Finally, I never said it wasn’t a good game. I never said that several aspects of it aren’t better than many out there. I never condemned the game, nor the people who play it. I don’t doubt it’s one of the best games that you’ve played. My friend loves the gameplay itself, and thinks the sexism and heterosexism sucks. Equality comes when we realize that “not as bad” isn’t good enough, and we can’t make excuses for things we like. I love the show Scrubs, but I can analyze the heel out of it. The first step to addressing sexism in society is to understand that it’s not about you, it’s not a personal attack and you are not personally to blame for our social structure of racism, sexism, and heterosexism. Otherwise, you are missing the forest for the trees. (and I highly recommend that book)

  6. […] Lindabeth at “don’t you wish your girlfriend was smart like me” hits the nail on the head […]

  7. prometheustherebel said,

    One word…BRILLIANT! Thank you.

  8. Titanis walleri said,

    How would you even simulate consent, anyway (especially in a way that doesn’t become frustrating)?

    Isn’t the “do X (date her, give her gifts, talk to her, do sidequests, etc) to make a girl want to sleep with you” thing already an attempt to do this? That’s how it’s always seemed…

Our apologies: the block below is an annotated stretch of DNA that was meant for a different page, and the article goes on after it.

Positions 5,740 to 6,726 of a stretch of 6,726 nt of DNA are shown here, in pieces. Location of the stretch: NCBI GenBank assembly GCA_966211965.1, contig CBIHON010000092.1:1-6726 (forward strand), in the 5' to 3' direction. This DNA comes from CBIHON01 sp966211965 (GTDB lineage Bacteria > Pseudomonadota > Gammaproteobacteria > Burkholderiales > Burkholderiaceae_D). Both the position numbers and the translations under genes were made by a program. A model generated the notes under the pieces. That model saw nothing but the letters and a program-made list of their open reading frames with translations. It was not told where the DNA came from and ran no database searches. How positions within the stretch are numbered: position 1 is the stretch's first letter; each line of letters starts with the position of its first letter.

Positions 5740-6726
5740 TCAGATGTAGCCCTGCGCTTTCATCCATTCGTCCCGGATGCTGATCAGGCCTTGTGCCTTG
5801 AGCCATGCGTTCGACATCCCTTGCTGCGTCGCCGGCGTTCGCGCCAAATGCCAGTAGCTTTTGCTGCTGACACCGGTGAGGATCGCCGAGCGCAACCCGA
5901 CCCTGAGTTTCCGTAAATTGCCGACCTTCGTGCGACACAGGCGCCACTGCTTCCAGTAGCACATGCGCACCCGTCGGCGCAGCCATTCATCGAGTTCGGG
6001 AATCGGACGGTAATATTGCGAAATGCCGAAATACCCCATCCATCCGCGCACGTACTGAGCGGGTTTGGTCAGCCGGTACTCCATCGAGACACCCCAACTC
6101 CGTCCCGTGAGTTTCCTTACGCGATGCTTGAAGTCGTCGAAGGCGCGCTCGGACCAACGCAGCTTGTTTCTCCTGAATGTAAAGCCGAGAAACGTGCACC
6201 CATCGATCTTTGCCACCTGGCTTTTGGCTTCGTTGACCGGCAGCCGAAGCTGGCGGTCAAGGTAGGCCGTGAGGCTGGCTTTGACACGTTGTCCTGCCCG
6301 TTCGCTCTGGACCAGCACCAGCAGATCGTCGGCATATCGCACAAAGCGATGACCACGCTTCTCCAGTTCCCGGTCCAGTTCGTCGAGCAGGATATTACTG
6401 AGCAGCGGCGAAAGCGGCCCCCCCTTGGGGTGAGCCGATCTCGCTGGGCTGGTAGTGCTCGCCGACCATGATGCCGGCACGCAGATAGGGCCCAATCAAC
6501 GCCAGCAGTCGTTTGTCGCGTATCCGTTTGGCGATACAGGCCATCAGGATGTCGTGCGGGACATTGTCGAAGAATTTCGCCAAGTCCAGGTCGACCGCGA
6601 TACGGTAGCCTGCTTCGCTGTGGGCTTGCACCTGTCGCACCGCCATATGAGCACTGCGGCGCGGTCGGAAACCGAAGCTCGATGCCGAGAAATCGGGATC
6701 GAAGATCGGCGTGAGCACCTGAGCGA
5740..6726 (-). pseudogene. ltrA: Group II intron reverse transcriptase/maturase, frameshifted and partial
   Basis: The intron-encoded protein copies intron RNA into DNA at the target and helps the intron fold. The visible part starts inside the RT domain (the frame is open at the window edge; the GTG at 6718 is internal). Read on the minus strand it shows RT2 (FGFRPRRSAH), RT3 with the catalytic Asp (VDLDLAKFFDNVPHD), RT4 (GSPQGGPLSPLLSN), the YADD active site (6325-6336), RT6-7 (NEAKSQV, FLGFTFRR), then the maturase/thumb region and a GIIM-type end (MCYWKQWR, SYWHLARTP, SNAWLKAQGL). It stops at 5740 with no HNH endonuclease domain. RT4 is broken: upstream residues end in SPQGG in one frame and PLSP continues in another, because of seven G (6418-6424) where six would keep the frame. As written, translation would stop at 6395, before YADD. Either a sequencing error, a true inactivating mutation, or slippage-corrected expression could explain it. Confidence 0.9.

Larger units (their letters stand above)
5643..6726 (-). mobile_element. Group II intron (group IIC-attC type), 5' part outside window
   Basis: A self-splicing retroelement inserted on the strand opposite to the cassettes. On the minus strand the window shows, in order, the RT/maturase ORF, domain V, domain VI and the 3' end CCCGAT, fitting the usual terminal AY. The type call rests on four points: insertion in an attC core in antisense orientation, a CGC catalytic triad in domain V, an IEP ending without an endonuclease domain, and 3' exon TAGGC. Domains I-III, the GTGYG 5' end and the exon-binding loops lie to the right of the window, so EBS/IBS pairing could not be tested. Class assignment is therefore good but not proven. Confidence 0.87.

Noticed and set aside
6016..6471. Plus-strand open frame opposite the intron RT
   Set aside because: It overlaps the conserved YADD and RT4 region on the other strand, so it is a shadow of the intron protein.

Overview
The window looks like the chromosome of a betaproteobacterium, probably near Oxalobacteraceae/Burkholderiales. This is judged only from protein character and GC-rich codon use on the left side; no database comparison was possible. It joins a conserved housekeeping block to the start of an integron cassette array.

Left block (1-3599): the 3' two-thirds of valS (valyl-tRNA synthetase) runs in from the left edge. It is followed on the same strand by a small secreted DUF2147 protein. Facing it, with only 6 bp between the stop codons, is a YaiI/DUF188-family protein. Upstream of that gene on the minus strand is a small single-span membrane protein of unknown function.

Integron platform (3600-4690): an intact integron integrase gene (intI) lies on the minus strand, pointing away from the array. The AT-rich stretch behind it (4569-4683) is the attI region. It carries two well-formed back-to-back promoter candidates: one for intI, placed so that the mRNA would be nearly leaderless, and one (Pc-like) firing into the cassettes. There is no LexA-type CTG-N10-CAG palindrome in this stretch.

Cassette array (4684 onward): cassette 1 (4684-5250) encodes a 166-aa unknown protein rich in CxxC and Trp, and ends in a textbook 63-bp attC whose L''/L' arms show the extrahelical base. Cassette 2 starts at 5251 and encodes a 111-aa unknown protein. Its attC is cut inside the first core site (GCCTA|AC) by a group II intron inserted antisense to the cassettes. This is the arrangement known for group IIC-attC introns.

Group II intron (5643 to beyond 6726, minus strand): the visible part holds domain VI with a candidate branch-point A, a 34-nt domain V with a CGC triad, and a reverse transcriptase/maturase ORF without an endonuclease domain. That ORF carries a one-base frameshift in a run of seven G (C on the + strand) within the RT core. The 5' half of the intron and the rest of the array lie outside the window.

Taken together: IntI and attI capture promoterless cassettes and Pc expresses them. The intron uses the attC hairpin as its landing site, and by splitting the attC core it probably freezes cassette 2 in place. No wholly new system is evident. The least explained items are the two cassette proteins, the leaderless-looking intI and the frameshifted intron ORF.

9. onely said,

    Regarding “even in the absence of capital-O Obvious Objectification, there remain ways that in our everyday representations of women’s sexuality”

    I think this Objectification in this game *is* O-Obvious, without a doubt. The card collecting and the fact that the women will not turn a player down with a solid “no”—inexcuseable on the part of the designers.

    Thank you also for pointing out in your response to Paul that being able to say “it’s just a game” is indeed a privilege of the segments of society that the game does not disparage. I would love to be able to say “it’s just a game.” Based on your description and those of commenters above (I have not played it myself), this is not “just a game”.

    –CC at Onely

  10. Eric said,

    I am extraordinarily late in my response to this. But it came up in my google search. I read the entire post, and every comment afterwards.

    I laughed.

    This is pathetic. A feminist point of view is no better than a sexist.

    Let’s set a few things straight. Geralt, is in fact, straight. Not because I read it in the books, or in the game. But because of this little thing known as “reading between the lines.” In the books, he was only with women. In the game, he is only with women. In the television show [which you all had left out], he was only with women. I heard somewhere there was a movie but I have never seen it and can’t verify it’s existence. Therefore, without ever needing to be TOLD like some child, we can all pretty much tell he’s a straight male.

    As for the choices. Women can choose to say no. There are certain women in the game whom you can make a sexual approach to that may or may not flirt back, but will eventually tell you no. [Example: In chapter 2, the waitress]. There is no way for them to say yes, and 99% of the females in the game you cannot sleep with. Therefore, he has a limited selection.